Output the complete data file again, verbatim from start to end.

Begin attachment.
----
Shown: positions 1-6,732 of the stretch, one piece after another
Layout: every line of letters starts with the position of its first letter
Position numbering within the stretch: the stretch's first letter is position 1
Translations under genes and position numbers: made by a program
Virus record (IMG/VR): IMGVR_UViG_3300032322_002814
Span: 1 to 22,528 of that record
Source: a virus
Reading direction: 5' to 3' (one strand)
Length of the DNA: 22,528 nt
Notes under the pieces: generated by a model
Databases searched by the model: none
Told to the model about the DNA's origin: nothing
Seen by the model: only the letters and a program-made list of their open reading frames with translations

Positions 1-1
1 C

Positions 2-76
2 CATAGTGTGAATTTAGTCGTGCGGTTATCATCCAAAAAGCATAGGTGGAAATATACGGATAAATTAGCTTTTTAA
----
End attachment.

Shown: positions 1-6,732 of the stretch, one piece after another
Layout: every line of letters starts with the position of its first letter
Position numbering within the stretch: the stretch's first letter is position 1
Translations under genes and position numbers: made by a program
Virus record (IMG/VR): IMGVR_UViG_3300032322_002814
Span: 1 to 22,528 of that record
Source: a virus
Reading direction: 5' to 3' (one strand)
Length of the DNA: 22,528 nt
Notes under the pieces: generated by a model
Databases searched by the model: none
Told to the model about the DNA's origin: nothing
Seen by the model: only the letters and a program-made list of their open reading frames with translations

Positions 1-1
1 C

Positions 2-76
2 CATAGTGTGAATTTAGTCGTGCGGTTATCATCCAAAAAGCATAGGTGGAAATATACGGATAAATTAGCTTTTTAA